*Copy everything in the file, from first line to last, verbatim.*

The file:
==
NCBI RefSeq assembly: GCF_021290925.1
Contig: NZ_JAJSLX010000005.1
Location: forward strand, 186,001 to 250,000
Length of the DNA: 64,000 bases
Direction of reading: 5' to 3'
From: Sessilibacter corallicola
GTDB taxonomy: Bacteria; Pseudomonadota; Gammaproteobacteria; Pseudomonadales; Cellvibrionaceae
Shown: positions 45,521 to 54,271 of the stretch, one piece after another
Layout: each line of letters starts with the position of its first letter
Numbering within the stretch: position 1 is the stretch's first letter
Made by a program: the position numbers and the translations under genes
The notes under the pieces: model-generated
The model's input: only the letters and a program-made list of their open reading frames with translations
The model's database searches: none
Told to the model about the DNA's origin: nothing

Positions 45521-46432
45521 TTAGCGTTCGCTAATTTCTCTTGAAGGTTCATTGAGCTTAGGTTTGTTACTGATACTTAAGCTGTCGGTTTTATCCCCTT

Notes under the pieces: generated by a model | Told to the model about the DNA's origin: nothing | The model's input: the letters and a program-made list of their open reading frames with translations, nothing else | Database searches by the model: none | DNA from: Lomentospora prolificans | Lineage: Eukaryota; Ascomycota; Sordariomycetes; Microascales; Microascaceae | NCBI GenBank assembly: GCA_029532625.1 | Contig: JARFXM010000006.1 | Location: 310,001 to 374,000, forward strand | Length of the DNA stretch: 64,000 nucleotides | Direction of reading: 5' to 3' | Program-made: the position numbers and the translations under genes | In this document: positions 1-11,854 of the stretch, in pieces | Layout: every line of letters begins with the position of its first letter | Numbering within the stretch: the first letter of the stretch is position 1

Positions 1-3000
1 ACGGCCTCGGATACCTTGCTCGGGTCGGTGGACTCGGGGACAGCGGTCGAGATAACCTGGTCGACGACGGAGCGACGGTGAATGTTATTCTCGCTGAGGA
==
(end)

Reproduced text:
NCBI RefSeq assembly: GCF_021290925.1
Contig: NZ_JAJSLX010000005.1
Location: forward strand, 186,001 to 250,000
Length of the DNA: 64,000 bases
Direction of reading: 5' to 3'
From: Sessilibacter corallicola
GTDB taxonomy: Bacteria; Pseudomonadota; Gammaproteobacteria; Pseudomonadales; Cellvibrionaceae
Shown: positions 45,521 to 54,271 of the stretch, one piece after another
Layout: each line of letters starts with the position of its first letter
Numbering within the stretch: position 1 is the stretch's first letter
Made by a program: the position numbers and the translations under genes
The notes under the pieces: model-generated
The model's input: only the letters and a program-made list of their open reading frames with translations
The model's database searches: none
Told to the model about the DNA's origin: nothing

Positions 45521-46432
45521 TTAGCGTTCGCTAATTTCTCTTGAAGGTTCATTGAGCTTAGGTTTGTTACTGATACTTAAGCTGTCGGTTTTATCCCCTT

Notes under the pieces: generated by a model | Told to the model about the DNA's origin: nothing | The model's input: the letters and a program-made list of their open reading frames with translations, nothing else | Database searches by the model: none | DNA from: Lomentospora prolificans | Lineage: Eukaryota; Ascomycota; Sordariomycetes; Microascales; Microascaceae | NCBI GenBank assembly: GCA_029532625.1 | Contig: JARFXM010000006.1 | Location: 310,001 to 374,000, forward strand | Length of the DNA stretch: 64,000 nucleotides | Direction of reading: 5' to 3' | Program-made: the position numbers and the translations under genes | In this document: positions 1-11,854 of the stretch, in pieces | Layout: every line of letters begins with the position of its first letter | Numbering within the stretch: the first letter of the stretch is position 1

Positions 1-3000
1 ACGGCCTCGGATACCTTGCTCGGGTCGGTGGACTCGGGGACAGCGGTCGAGATAACCTGGTCGACGACGGAGCGACGGTGAATGTTATTCTCGCTGAGGA